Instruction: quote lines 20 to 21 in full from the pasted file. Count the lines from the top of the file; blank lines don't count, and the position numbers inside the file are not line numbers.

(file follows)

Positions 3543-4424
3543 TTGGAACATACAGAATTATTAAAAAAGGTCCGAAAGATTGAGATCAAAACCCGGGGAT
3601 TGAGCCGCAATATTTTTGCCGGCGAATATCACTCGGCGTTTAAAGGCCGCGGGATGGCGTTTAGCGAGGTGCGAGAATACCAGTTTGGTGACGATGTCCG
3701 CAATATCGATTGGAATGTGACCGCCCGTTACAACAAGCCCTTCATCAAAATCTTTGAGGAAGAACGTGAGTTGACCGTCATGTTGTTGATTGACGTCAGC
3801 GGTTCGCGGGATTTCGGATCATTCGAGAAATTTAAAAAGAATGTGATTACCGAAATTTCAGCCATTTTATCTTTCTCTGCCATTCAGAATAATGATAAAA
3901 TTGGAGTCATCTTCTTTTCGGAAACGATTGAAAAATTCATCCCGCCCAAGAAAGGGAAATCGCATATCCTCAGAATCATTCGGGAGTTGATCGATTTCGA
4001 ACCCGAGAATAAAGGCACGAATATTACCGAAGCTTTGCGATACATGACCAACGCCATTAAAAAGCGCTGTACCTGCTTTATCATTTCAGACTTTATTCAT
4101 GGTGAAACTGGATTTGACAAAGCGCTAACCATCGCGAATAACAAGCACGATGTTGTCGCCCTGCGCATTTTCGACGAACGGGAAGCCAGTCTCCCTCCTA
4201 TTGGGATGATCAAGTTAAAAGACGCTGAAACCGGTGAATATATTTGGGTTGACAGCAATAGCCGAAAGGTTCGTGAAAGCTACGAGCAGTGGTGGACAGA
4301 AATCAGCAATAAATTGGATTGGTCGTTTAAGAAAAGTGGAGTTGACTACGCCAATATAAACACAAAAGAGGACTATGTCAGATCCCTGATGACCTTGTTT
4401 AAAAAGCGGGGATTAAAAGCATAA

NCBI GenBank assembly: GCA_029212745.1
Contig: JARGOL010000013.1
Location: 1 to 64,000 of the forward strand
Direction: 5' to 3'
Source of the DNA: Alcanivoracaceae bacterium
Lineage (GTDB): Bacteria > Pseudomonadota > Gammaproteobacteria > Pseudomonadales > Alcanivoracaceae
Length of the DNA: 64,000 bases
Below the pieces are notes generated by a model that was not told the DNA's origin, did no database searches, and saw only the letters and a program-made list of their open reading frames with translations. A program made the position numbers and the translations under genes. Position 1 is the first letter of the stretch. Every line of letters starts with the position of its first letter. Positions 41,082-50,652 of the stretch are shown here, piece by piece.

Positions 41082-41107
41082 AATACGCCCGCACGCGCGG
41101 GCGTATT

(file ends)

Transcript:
Positions 41082-41107
41082 AATACGCCCGCACGCGCGG